Sen. Elizabeth Warren’s (D-Mass.) extensive labor plan to raise wages and strengthen the rights of workers is making waves with groups representing business, which are growing increasingly nervous about her candidacy as she rises in the polls.
Warren’s plan, unveiled Thursday, echoes arguments she’s long made as a U.S. senator and presidential candidate: Workers’ wages have “largely stagnated” while corporate profits and worker productivity has risen, it states.
Her proposals to help workers include provisions long opposed by powerful business groups.
“It’s not an understatement to say that Elizabeth Warren’s plan could eradicate the franchise business model and put 733,000 small business owners out of existence,” Matt Haller, the International Franchise Association senior vice president of government relations and public affairs, told The Hill.
The U.S. Chamber of Commerce called her plan unconstitutional, echoing the rhetoric used to take aim at her proposed tax on corporations and organizations that spend more than $500,000 lobbying the federal government.
“Recycling failed policies of the past is not a winning formula for the future. In fact it’s undemocratic, unconstitutional and bad for American workers,” Chamber Executive Vice President and Chief Policy Officer Neil Bradley told The Hill in a statement Thursday.
One element in Warren’s plan is a call for legislation on “card check” rules, which would make it easier for unions to organize workers by allowing a union to be certified if a majority of employees sign union cards or otherwise offer support. The Obama administration attempted to pass a card check bill when Democrats held the House and Senate during the first two years of that presidency, but it couldn’t get enough votes in the Senate.
Representatives of business groups argue card-check won’t play well in purple states and could hurt a Democratic presidential candidate.
“I don’t think this would play very well in swing states like Iowa, Florida, North Carolina or Wisconsin,” Haller said.
Communications Workers of America (CWA), the communications and media labor union, told The Hill that they fully support Warren’s plan, saying it will be positive for working families.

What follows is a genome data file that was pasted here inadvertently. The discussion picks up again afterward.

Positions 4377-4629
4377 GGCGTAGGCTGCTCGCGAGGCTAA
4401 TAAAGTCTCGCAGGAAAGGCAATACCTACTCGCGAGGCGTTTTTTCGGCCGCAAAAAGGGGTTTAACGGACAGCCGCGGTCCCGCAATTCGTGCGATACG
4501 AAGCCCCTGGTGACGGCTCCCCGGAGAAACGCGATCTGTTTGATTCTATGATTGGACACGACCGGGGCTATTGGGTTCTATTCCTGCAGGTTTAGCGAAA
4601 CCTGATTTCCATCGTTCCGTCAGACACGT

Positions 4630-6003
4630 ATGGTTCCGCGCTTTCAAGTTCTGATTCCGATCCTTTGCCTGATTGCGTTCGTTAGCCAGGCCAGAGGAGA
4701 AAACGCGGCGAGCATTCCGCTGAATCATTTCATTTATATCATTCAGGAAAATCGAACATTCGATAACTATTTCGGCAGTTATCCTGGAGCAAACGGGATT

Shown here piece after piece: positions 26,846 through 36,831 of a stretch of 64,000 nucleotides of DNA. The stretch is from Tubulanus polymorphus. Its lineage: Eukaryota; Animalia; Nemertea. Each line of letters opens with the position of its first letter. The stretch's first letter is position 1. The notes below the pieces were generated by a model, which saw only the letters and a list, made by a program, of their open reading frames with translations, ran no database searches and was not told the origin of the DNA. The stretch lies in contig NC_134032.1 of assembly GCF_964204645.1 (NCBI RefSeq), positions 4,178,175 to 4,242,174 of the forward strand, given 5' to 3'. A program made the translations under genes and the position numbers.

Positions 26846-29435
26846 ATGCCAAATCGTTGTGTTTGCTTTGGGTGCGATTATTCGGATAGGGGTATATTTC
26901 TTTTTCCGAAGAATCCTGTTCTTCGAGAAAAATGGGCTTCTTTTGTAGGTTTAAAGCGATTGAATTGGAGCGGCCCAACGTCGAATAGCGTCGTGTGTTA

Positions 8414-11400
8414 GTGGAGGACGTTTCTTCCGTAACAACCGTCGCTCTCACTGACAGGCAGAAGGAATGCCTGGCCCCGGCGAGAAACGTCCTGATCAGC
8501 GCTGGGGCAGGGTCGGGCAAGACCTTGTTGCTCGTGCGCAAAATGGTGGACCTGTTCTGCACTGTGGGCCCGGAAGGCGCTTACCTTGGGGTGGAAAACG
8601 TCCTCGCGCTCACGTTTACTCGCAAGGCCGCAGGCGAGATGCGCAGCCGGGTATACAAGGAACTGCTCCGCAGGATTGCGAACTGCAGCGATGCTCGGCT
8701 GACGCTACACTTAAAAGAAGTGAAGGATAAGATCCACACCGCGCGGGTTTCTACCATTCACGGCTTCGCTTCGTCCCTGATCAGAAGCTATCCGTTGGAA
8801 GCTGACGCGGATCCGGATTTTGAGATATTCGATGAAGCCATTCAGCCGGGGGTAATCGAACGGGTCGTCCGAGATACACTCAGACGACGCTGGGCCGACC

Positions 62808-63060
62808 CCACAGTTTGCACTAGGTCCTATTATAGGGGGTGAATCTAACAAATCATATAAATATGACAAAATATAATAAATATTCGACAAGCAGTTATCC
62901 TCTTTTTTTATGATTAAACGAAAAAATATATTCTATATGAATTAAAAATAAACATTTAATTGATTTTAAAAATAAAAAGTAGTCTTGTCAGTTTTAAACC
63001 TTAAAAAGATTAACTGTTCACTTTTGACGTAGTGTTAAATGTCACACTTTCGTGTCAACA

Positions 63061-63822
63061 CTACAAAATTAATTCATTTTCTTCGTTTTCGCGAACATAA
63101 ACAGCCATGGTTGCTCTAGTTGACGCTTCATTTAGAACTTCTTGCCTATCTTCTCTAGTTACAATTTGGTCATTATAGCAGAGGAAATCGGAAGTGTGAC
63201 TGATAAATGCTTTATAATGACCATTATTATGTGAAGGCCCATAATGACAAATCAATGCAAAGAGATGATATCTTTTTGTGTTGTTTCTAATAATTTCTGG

“Senator Warren’s plan doesn’t just cover up the problems with our current system with a fresh paint job. This is a full-scale renovation, one that will strengthen our democracy and transform the lives of America’s working families,” Shane Larson, CWA’s senior director for government affairs and policy said in a statement on Friday.
There’s no guarantee all of the proposals included in Warren’s plan would be enacted if she wins the presidency.
A number of the proposals could be enacted through action at the Labor Department, but many would require action by Congress. Democrats would have to net three seats to win the Senate majority.
Pushing changes through the National Labor Relations Board is also no guarantee. The board seats members for five-year terms, meaning a Democratic president would initially have some Trump nominees.
Service Employees International Union President Mary Kay Henry voiced her support for the plan on Twitter on Thursday.
“Glad to see @ewarren plan’s to overhaul America’s broken labor laws, empower workers to organize millions at a time, allow innovation in cities & states, and use public $ to support good, union jobs. #UnionsforAll,” she tweeted.
Another labor group noted that Warren’s strategy to support new apprenticeships caught their eye as a positive proposal.
She would direct the Labor Department to set aside funding for apprenticeships on construction projects and partner with labor organizations to establish new training requirements, among other things.
But the Association of Equipment Manufacturers was troubled by the lack of workforce development ideas and efforts to close the skills gap in her proposal.
“Any candidate that’s running for president … I think it’s going to be absolutely critical for any of them to articulate and communicate an actual plan on how they would work with industry on how to get more young people interested in and incentivized to pursue career in the trades,” Kip Eideberg, senior vice president of government and industry relations, told The Hill.
He added, “we cannot find enough people to take on these jobs because there are not enough people who have the training necessary to become a machinist or a welder.”
Another element of her plan calls for passage of the Protecting the Right to Organize Act, which would require “employers and unions to enter binding arbitration to secure a collective bargaining agreement within 120 days of negotiations,” according to her proposal.
It’s intended to address cases when employers refuse to bargain or delay negotiations. The bill in the Senate, introduced by Sen. Patty Murray (D-Wash.), has 40 Democratic co-sponsors. It would also repeal right-to-work laws, which 27 states have adopted to allow people to work in unionized workplaces without joining the union.
The Chamber said the bill has “many pernicious provisions” when it was introduced in the House in May.
“The U.S. Chamber of Commerce will continue to stand against failed policies, and will continue to work for labor laws that strengthen our economy and our workforce,” Bradley said on Thursday.
David French, senior vice president for government relations for the National Retail Federation, didn’t think Warren’s plan empowered workers, but instead put control into the hands of labor unions.
“I think you have to be fairly clear-eyed that just because a labor union represents workers does not mean that workers’ rights are being enhanced,” he said.